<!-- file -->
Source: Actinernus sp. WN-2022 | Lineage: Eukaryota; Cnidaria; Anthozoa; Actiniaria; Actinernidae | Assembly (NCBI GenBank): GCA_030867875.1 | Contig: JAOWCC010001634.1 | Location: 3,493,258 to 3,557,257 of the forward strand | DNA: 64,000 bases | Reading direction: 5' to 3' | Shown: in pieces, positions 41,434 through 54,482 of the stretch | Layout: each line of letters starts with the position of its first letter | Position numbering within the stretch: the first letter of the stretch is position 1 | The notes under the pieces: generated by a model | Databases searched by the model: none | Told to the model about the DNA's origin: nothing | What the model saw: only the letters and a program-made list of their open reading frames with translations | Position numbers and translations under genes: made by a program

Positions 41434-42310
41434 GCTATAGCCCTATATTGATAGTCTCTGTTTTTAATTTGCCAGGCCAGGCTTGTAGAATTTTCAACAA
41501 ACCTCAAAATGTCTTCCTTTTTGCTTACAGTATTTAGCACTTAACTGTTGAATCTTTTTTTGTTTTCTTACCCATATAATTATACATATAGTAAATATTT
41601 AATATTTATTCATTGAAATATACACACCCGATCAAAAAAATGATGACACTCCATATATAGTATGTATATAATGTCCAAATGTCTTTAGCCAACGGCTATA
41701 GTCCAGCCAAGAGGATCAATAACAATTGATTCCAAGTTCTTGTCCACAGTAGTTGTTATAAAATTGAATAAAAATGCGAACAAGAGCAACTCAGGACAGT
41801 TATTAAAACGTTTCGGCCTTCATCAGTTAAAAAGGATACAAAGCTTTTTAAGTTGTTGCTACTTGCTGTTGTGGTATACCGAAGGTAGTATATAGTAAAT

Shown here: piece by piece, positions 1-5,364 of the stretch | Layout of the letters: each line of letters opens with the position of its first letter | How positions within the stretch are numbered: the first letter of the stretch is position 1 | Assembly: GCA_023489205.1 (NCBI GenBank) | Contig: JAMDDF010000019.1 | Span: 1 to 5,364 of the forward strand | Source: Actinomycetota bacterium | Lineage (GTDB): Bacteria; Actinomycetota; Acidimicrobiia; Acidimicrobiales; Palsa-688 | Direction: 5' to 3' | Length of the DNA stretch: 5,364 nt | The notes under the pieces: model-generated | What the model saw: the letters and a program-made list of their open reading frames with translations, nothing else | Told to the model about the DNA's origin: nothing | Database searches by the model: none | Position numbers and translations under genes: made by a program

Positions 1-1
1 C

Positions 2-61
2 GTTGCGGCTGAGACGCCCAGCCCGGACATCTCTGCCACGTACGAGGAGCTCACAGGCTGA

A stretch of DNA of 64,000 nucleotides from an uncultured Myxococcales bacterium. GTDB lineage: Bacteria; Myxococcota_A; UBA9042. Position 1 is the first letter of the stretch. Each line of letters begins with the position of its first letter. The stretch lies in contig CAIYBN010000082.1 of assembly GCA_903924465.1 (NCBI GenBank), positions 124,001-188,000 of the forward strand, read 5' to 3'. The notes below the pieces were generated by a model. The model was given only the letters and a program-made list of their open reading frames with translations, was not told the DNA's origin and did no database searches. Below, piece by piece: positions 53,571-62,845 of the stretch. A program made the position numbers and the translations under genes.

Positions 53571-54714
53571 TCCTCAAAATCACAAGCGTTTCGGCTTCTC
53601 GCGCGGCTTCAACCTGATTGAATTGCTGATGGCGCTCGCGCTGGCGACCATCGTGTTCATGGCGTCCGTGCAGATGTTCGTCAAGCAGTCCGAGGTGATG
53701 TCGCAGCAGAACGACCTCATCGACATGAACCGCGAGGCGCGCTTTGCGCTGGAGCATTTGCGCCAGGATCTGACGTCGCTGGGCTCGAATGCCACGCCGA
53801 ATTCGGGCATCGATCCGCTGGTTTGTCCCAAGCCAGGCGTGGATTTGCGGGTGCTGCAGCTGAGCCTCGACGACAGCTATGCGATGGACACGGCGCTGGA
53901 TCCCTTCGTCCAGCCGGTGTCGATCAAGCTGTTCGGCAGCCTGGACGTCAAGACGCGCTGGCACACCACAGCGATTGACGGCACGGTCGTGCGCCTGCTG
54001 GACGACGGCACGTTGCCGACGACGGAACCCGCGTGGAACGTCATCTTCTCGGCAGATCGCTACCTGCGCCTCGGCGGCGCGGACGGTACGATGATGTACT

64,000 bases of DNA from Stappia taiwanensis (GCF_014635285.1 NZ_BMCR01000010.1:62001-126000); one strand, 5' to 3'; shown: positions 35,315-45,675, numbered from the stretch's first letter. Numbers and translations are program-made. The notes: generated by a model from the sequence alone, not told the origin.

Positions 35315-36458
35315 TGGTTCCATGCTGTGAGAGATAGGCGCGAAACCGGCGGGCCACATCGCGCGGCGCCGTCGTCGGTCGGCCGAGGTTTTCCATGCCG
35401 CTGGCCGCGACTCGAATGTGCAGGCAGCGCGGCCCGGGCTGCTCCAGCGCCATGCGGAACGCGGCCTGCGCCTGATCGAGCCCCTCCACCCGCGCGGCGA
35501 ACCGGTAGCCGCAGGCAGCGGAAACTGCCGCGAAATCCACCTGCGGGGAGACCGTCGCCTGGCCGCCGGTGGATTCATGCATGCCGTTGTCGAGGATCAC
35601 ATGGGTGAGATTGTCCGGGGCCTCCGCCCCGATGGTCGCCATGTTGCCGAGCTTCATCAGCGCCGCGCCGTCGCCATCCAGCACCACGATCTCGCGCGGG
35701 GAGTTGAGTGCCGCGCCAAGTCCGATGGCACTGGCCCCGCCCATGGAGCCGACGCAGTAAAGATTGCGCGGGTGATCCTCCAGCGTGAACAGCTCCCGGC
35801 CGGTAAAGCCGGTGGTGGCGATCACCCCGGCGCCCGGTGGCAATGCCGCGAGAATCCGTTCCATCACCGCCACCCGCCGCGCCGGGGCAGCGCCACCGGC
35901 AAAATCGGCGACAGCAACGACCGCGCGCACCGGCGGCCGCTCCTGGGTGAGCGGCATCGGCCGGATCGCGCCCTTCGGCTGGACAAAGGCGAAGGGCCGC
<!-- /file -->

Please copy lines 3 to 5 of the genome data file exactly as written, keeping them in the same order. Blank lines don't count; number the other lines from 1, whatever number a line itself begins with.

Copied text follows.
41434 GCTATAGCCCTATATTGATAGTCTCTGTTTTTAATTTGCCAGGCCAGGCTTGTAGAATTTTCAACAA
41501 ACCTCAAAATGTCTTCCTTTTTGCTTACAGTATTTAGCACTTAACTGTTGAATCTTTTTTTGTTTTCTTACCCATATAATTATACATATAGTAAATATTT
41601 AATATTTATTCATTGAAATATACACACCCGATCAAAAAAATGATGACACTCCATATATAGTATGTATATAATGTCCAAATGTCTTTAGCCAACGGCTATA